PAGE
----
Daniel R. Huntington, A.I.A., (1871-1962) had a long and distinguished architectural career in Seattle, including serving as City Architect for a time. He was also a distinguished painter. On Capitol Hill, in addition to the Johnson-Hamilton building, he designed Fire Station #7 at 402 15th Avenue E., the Rainier Chapter House of the Daughters of the American Revolution at 800 E. Roy, the Norcliffe Apartments at 1119 Boren, and his own residence at 1800 E. Shelby.

First known as undertakers, then as funeral parlors, finally as a funeral home, the Johnson & Hamilton business continued until the mid-1920s. Continue reading

One year ago this week on Capitol Hill

Here are the top CHS posts from this week in 2013:

  1. 1239913_669813809697469_1953256674_nWorld of Beer to collide with Capitol Hill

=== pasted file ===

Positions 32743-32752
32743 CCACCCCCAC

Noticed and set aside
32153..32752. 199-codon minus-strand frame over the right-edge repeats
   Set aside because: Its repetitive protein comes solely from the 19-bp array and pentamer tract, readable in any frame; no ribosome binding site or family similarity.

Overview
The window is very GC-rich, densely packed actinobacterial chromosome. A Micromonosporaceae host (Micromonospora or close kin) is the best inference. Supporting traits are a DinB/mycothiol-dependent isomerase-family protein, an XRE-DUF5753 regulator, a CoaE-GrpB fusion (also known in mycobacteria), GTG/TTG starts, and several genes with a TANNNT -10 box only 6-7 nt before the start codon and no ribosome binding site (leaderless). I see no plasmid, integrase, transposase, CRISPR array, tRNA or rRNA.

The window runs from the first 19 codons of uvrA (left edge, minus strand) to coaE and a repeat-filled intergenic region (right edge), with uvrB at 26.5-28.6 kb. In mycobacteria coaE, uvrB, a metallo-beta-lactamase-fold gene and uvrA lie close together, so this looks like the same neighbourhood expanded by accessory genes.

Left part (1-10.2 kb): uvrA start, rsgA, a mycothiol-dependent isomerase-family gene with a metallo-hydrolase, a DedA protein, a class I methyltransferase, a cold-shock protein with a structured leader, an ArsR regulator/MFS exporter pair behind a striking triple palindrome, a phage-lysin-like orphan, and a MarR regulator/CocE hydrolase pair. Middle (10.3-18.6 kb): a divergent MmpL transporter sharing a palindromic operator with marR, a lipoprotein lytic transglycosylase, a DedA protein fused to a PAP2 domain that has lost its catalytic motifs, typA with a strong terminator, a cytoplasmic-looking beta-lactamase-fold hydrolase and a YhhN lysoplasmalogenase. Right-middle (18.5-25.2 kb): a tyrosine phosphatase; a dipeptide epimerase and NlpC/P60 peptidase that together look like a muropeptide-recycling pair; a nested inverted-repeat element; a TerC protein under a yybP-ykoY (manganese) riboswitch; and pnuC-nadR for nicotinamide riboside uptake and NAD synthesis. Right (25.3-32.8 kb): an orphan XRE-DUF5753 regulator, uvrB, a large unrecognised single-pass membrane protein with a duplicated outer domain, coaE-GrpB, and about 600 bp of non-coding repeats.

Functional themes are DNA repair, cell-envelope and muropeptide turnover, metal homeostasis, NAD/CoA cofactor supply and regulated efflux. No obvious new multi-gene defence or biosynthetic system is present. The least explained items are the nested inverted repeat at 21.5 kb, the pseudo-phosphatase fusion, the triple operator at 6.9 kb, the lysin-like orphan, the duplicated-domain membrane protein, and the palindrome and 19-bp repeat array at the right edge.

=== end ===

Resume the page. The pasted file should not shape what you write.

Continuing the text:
2. Broadway bikeway gets paved above ground, light rails finished below
  3. Has Seattle ‘ratpocalypse’ spread to Capitol Hill?
  4. 21 marijuana stores planned for Seattle, 1,000-foot rule changed
  5. Heavy rains, slick roads forecasted after the most amazing Seattle summer ever*
  6. Look inside latest apartment building to hit Capitol Hill rental market, get a sneak peek at the next
  7. ‘Big Fun’ bar project slated for former Velo bike shop space
  8. Ahead of city’s quake readiness mandates, some Hill building owners fight, others get to work
  9. Central Co-op inks deal another five years at 16th and Madison

 

CHS Pics | This week in Capitol Hill pictures